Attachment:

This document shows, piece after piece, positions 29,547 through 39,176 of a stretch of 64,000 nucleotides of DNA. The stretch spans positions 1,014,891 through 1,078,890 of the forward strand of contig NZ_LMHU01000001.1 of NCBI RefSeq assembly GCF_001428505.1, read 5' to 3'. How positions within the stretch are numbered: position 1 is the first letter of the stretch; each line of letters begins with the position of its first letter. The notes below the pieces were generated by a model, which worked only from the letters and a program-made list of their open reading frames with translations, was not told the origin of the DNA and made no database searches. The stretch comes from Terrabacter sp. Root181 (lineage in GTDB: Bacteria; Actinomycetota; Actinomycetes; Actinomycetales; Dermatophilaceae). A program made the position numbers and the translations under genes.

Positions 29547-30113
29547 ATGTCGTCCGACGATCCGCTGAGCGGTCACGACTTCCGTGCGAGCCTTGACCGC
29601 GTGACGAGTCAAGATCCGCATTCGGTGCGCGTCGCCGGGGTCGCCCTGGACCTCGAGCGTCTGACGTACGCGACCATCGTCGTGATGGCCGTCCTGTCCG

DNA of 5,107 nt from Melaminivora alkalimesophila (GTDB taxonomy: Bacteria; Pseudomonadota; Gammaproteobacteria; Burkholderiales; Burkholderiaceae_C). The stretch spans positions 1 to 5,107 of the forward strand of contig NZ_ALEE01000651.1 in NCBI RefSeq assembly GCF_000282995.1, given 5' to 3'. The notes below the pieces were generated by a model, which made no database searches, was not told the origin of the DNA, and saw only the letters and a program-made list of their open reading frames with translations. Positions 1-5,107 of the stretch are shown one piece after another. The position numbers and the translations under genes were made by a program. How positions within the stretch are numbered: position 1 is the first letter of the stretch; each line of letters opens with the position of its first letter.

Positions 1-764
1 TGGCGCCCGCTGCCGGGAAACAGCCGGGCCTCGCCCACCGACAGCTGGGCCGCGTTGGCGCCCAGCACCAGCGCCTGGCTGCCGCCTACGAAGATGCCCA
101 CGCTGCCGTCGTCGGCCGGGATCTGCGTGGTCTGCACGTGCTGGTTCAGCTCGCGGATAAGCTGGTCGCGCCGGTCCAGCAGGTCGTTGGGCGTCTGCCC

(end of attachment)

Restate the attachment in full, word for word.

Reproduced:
This document shows, piece after piece, positions 29,547 through 39,176 of a stretch of 64,000 nucleotides of DNA. The stretch spans positions 1,014,891 through 1,078,890 of the forward strand of contig NZ_LMHU01000001.1 of NCBI RefSeq assembly GCF_001428505.1, read 5' to 3'. How positions within the stretch are numbered: position 1 is the first letter of the stretch; each line of letters begins with the position of its first letter. The notes below the pieces were generated by a model, which worked only from the letters and a program-made list of their open reading frames with translations, was not told the origin of the DNA and made no database searches. The stretch comes from Terrabacter sp. Root181 (lineage in GTDB: Bacteria; Actinomycetota; Actinomycetes; Actinomycetales; Dermatophilaceae). A program made the position numbers and the translations under genes.

Positions 29547-30113
29547 ATGTCGTCCGACGATCCGCTGAGCGGTCACGACTTCCGTGCGAGCCTTGACCGC
29601 GTGACGAGTCAAGATCCGCATTCGGTGCGCGTCGCCGGGGTCGCCCTGGACCTCGAGCGTCTGACGTACGCGACCATCGTCGTGATGGCCGTCCTGTCCG

DNA of 5,107 nt from Melaminivora alkalimesophila (GTDB taxonomy: Bacteria; Pseudomonadota; Gammaproteobacteria; Burkholderiales; Burkholderiaceae_C). The stretch spans positions 1 to 5,107 of the forward strand of contig NZ_ALEE01000651.1 in NCBI RefSeq assembly GCF_000282995.1, given 5' to 3'. The notes below the pieces were generated by a model, which made no database searches, was not told the origin of the DNA, and saw only the letters and a program-made list of their open reading frames with translations. Positions 1-5,107 of the stretch are shown one piece after another. The position numbers and the translations under genes were made by a program. How positions within the stretch are numbered: position 1 is the first letter of the stretch; each line of letters opens with the position of its first letter.

Positions 1-764
1 TGGCGCCCGCTGCCGGGAAACAGCCGGGCCTCGCCCACCGACAGCTGGGCCGCGTTGGCGCCCAGCACCAGCGCCTGGCTGCCGCCTACGAAGATGCCCA
101 CGCTGCCGTCGTCGGCCGGGATCTGCGTGGTCTGCACGTGCTGGTTCAGCTCGCGGATAAGCTGGTCGCGCCGGTCCAGCAGGTCGTTGGGCGTCTGCCC